In the 67 years that Queen Elizabeth II has occupied the throne, we've come to expect a few iconic pieces when it comes to her royal attire: a bright-coloured coat, a matching hat, a giant brooch, and a pair of pristine gloves. We already know why the queen can often be found decked out in eye-catching shades of fuchsia, lemon, and royal blue for royal engagements, but why the gloves? The reason is actually simpler than you might think. Being queen involves a whole lot of hand shaking, which means exposure to a whole lot of germs. Hence, the gloves.
Just as the royal family often abstains from eating shellfish, gloves are just another way for Queen Elizabeth to keep herself less susceptible to illness, as the almost-93-year-old has no time to be sick. And thanks to royal glove manufacturer Cornelia James, the queen has kept a steady supply of her trademark accessory ever since her honeymoon in 1947. As Genevieve James (current Creative Director and daughter of the late Cornelia James) explained to Good Housekeeping, the gloves may serve a practical purpose, but they've also become an inextricable part of her identity as well. "They're number one: style. Number two: practical," she said, though we have a feeling we know which benefit James values more.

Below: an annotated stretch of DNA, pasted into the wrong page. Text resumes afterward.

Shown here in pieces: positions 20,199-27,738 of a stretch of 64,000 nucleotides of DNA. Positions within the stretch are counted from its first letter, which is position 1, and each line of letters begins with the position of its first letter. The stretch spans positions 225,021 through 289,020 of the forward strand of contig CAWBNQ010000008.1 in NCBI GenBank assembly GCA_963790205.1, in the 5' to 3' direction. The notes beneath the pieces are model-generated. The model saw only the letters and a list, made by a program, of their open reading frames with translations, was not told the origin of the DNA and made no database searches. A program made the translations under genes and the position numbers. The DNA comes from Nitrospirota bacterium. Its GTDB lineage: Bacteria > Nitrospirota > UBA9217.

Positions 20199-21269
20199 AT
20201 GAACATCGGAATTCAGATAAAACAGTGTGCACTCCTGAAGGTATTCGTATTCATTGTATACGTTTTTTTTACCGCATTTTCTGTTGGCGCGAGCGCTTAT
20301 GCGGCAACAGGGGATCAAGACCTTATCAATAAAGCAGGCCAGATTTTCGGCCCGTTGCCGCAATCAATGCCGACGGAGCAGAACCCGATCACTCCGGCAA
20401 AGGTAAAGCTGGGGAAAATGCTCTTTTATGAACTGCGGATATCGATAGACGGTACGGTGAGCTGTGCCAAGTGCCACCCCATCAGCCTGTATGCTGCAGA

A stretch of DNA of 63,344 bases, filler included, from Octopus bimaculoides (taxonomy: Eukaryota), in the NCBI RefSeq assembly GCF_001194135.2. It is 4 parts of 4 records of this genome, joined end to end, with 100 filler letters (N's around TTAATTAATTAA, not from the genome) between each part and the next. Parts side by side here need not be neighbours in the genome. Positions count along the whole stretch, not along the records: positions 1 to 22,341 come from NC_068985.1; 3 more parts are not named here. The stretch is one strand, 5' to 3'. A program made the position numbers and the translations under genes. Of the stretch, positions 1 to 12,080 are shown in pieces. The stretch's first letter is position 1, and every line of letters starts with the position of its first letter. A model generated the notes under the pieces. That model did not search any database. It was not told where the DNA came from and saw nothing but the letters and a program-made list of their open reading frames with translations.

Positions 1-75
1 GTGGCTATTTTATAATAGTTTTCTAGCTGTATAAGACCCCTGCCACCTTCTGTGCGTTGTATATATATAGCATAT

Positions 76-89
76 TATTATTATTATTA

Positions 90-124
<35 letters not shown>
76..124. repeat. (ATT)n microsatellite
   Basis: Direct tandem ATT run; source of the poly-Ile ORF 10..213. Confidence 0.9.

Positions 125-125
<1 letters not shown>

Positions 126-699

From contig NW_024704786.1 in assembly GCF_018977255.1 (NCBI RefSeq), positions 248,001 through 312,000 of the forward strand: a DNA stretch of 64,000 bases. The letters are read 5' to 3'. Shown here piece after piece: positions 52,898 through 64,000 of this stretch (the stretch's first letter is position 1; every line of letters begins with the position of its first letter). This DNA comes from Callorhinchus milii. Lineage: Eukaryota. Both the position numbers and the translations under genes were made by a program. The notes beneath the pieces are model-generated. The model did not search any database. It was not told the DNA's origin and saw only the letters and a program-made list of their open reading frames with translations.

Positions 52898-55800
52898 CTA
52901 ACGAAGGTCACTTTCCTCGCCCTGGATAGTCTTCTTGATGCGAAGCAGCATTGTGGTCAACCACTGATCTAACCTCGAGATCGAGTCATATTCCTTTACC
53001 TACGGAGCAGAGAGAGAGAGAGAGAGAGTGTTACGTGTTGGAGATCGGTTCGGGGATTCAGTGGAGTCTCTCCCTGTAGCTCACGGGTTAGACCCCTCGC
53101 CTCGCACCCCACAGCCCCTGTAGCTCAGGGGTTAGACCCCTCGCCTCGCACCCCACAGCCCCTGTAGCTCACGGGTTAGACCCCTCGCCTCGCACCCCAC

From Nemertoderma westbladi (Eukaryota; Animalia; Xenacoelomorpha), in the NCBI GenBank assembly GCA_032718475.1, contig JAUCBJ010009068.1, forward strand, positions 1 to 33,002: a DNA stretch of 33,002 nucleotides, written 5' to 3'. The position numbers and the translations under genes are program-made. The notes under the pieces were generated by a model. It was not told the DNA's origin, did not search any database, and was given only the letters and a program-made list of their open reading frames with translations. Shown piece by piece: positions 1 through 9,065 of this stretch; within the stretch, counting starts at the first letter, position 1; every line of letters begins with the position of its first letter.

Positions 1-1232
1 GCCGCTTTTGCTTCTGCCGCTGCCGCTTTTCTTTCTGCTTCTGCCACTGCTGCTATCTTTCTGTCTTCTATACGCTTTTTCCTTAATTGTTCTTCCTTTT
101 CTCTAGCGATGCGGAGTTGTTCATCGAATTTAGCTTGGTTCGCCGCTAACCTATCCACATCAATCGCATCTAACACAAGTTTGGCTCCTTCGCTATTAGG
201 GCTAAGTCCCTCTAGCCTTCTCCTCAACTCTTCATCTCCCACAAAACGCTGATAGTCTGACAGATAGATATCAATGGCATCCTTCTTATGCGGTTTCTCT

Back in 1947, royal couturier Norman Hartnell (who designed the queen's wedding dress) ordered a whole suitcase of Cornelia James gloves for Princess Elizabeth's honeymoon after noticing the designer's penchant for using bright colours as well as traditional shades. By 1979, Cornelia James received a Royal Warrant as the official glove manufacturer to the queen, and when Cornelia passed away in 1999 at the age of 82, her daughter Genevieve took over the family business. Since then, James estimates the brand has made approximately 60 to 70 pairs of new gloves for the queen, though she claims that she can tell the difference between her mother's creations and her own.
As you would expect, Cornelia James gloves are no ordinary gloves. Rather than leather or synthetic fabrics, the queen's hands are always swathed in either a pure cotton with a suede-brushed finish or a lighter Swiss jersey. Her style of choice is from the Francesca or Regina collection, with the length customized so that the sleeves stretch five inches from the base of her thumb up the arm, making sure they are long enough to extend past the cuff of her coat and keep her wrists covered. According to James, each pair takes about 45 minutes to make.
The queen may keep two to three pairs with her at all times (do you think the queen would ever be caught with grimy gloves?), but she certainly isn't wasteful when it comes to her collection. At £110 a pair, the queen is more likely to get her gloves washed and repaired when they're showing signs of wear rather than toss them away. "I think the royal family wants to be seen as being economical, not wasting money on things like that," James told Reader's Digest, explaining that the queen will keep gloves for as many as 40 years. With that kind of quality, it's no surprise that A-listers like Lady Gaga, Madonna, Taylor Swift, and Rihanna also consider themselves loyal customers.